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Businesses should take a disciplined, strategic approach to 2023

For most businesses, 2022 has required increased operational and financial discipline. Business leaders across the country have had to navigate a historic environment of rising costs and tightening labor markets, and this has been no less true in the Upper Midwest. Even as sectors such as tech experience significant layoffs, many other areas of the economy, including commercial and manufacturing businesses, continue to hire (if they can find qualified workers). What perspective on the economy do business leaders need in order to prepare for the year ahead?

Inflation rose to historic levels in 2022

Inflation has dominated the macroeconomic landscape. This year marked a significant shift in the four-decade pattern of falling inflation. From the early 1980s until the pandemic, broad price levels were exceptionally stable across the economy, a period that is often referred to as “The Great Moderation.” Long-term trends such as technological advancements and globalization allowed prices to fall even further. This allowed interest rates to remain low throughout this period, fueling business investment and government spending, and allowing central banks to keep monetary policy loose. It's against this backdrop that the sudden and dramatic rise in inflation has been a shock to the economy. This past summer, inflation across the country peaked at a year-over-year rate of 9.1%, as measured by the Consumer Price Index. This marked the highest level since the “stagflationary” era of the late 1970s and early 1980s. The rapid inflation of the past year or so was driven by many factors that are now household topics, including supply chain disruptions, consumer spending, fiscal stimulus and Federal Reserve stimulus. The good news going into 2023 is that there are signs that inflation could be easing, even if prices remain elevated. Energy prices, for instance, have declined since the war in Ukraine began at the start of the year. The price of oil has fluctuated but, as of the beginning of December, Brent crude was trading just above $80 per barrel, a significant decline from $128 in February. Gasoline prices have also fallen to around $3.24 per gallon on average across the country, a steep decline from the $5 or more many consumers were paying. For businesses, this lowers transportation costs and reduces price pressures across a variety of important expenses.

The Fed is expected to raise rates further

The bad news is that with inflation still above 7%, the Fed is likely to continue raising rates. Why is inflation harmful, and why is the Fed potentially risking a recession in order to combat it? Inflation would already be a challenge if it were only about higher prices for many of the items mentioned above. However, inflation creates other complex issues as well. Specifically, unstable prices create difficulties in making strategic decisions. Not knowing what your input costs may be over periods as short as months or quarters makes it challenging to decide how to staff a business or invest in new equipment or buildings, even if demand and sales are otherwise rising. This is just as true for households that may need to budget more tightly if prices rise too far and too fast, or if it’s not clear how they should plan for major expenses.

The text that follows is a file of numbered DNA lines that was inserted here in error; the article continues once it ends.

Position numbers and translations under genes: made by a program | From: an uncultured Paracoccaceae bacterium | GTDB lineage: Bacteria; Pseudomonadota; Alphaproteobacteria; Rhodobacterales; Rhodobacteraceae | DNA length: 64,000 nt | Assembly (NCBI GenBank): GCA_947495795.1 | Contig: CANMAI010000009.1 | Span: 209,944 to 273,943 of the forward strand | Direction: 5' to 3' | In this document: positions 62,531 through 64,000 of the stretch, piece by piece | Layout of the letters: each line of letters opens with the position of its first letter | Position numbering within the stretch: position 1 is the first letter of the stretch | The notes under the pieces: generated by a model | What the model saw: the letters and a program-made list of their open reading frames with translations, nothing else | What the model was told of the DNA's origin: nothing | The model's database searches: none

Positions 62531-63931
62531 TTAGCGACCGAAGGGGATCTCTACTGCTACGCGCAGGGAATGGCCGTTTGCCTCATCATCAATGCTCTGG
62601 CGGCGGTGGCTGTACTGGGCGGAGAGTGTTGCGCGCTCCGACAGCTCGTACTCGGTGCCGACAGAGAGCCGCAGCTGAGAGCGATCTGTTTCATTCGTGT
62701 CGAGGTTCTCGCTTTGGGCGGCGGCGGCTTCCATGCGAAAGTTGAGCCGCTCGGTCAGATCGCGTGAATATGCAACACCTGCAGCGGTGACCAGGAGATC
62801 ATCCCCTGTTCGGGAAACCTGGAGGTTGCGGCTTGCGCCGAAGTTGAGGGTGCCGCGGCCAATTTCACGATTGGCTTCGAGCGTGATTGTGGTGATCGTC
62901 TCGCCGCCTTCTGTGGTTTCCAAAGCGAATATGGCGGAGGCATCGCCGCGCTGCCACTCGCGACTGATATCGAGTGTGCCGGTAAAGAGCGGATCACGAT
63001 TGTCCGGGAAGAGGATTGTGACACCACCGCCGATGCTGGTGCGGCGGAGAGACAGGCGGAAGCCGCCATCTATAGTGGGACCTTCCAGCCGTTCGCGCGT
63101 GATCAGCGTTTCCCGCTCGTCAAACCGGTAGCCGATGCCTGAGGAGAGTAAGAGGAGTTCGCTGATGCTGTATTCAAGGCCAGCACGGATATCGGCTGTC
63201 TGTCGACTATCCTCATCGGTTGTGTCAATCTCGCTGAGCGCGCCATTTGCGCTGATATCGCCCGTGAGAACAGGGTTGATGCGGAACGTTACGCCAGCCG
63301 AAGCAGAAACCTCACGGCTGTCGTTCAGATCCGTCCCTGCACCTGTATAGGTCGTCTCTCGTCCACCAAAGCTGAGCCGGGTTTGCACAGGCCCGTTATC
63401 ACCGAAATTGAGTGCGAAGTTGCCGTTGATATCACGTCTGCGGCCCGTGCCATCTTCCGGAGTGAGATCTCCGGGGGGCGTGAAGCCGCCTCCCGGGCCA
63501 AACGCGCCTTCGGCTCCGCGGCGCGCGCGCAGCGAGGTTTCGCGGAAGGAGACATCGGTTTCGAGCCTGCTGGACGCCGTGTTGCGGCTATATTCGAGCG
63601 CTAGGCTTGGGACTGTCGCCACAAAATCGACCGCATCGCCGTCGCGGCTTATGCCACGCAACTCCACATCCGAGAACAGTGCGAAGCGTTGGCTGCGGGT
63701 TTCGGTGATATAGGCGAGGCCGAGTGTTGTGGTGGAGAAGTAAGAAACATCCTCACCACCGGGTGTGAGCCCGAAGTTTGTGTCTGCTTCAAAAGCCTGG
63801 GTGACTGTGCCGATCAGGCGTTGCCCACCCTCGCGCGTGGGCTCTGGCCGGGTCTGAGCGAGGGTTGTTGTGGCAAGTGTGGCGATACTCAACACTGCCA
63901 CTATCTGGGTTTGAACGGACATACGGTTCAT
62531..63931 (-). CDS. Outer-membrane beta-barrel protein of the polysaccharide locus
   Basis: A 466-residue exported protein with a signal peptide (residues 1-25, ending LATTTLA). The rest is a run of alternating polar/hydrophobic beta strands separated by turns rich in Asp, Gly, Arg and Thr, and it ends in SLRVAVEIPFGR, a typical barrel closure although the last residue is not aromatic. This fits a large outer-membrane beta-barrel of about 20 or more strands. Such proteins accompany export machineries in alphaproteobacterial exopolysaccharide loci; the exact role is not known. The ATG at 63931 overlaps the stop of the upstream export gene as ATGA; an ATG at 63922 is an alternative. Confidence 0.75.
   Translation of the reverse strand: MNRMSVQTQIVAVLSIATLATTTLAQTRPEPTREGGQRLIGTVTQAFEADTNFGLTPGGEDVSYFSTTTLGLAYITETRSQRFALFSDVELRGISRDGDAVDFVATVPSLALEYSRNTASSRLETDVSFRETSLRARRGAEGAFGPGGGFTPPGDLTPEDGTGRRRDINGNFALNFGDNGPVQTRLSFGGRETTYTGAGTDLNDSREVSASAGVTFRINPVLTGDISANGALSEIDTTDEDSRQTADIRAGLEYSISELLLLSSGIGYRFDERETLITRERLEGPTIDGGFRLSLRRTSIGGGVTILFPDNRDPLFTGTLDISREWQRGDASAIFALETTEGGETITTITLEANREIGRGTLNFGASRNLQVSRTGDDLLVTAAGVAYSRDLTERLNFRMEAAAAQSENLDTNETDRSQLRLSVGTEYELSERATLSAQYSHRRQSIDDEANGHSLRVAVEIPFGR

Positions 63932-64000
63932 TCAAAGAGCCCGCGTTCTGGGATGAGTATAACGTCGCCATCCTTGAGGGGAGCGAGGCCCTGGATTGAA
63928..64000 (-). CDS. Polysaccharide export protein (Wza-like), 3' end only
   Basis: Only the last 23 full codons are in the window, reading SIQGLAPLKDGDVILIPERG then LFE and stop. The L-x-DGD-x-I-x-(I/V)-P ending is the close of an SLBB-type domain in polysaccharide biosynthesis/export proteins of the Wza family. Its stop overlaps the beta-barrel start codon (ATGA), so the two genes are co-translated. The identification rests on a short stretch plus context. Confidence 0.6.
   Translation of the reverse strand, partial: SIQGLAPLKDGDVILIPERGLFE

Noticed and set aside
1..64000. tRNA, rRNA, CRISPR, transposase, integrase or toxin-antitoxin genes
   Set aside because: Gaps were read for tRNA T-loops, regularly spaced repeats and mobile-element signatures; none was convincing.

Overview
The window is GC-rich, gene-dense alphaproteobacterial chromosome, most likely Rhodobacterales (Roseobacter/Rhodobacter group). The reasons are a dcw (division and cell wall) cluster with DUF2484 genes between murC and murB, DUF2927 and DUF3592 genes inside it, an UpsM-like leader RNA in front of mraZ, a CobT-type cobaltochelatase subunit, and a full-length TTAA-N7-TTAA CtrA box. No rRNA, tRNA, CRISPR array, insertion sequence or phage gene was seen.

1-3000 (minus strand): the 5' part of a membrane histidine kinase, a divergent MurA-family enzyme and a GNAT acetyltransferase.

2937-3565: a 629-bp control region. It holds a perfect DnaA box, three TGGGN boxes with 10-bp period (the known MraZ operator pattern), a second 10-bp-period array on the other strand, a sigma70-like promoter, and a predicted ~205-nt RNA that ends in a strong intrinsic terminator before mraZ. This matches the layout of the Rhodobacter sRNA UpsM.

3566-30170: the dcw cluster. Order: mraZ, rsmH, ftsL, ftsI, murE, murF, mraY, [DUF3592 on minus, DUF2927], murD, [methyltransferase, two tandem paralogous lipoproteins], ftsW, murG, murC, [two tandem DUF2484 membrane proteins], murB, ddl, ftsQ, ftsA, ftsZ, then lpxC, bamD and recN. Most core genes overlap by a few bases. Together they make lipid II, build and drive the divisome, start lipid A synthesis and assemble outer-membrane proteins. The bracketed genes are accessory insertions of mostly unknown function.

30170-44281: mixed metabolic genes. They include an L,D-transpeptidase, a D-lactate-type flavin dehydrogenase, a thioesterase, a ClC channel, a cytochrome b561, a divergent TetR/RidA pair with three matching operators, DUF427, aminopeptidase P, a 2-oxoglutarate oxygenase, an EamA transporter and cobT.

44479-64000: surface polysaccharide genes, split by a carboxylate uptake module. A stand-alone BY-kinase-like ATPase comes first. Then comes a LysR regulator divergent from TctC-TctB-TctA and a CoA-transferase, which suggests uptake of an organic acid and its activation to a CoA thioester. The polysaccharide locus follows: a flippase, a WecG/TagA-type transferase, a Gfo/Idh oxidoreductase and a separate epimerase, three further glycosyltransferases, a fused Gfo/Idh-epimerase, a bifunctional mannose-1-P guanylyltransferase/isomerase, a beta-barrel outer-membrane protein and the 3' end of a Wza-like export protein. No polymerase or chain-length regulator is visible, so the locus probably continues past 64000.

The Fed is hiking rates at one of the fastest paces in history1

Image > Fed Rate Hikes

For this reason, the Fed has communicated that it takes inflation very seriously but finds itself between a rock and a hard place. On the one hand, raising rates too quickly can quell economic growth and, at the extreme, cause a recession. However, raising rates too slowly can allow inflation to grow unchecked. With the benefit of hindsight, many have argued that the Fed kept monetary policy too loose during the pandemic recovery, which allowed price pressures to build. Market-based expectations are for the Fed to raise the federal funds rate to around 5% by mid-2023, an increase from 4.25% today. Regardless of the exact level, it’s clear that business operators should be prepared for tighter financial conditions in the months ahead.

Inflation in the Midwest shows greater decline

Broad inflation measures have fallen across the country but remain high. In the Midwest, this decline has been more pronounced. Headline consumer inflation for the region peaked at 9.5% in June, according to the Bureau of Labor Statistics (BLS), which publishes the Consumer Price Index, but has since dropped to 6.8%, below the national level. This moderation in inflation is a positive sign for the regional economies of Midwest states and is consistent with other data. Additionally, the “core” consumer inflation rate for the Midwest, which excludes food and energy, has moderated to 5.5% from its high of 6.4% in January. In a similar pattern, the Twin Cities have seen their price increases moderate faster than the rest of the country. In the Minneapolis-St. Paul area, inflation is only reported every other month, but November marked the first time since 2020 that prices had declined over a two-month interval. This slowed the year-over-year change in prices to 5.3%. Even if the economy does slow due to Fed rate hikes, easing price pressures might still be a welcome sign for many consumers. This is especially true because even with layoffs in certain sectors concentrated in other parts of the country, the Upper Midwest is experiencing historical lows in unemployment. The unemployment rates for Minnesota, Wisconsin and North Dakota are 2.1%, 3.3% and 2.3%, respectively — the lowest in the country.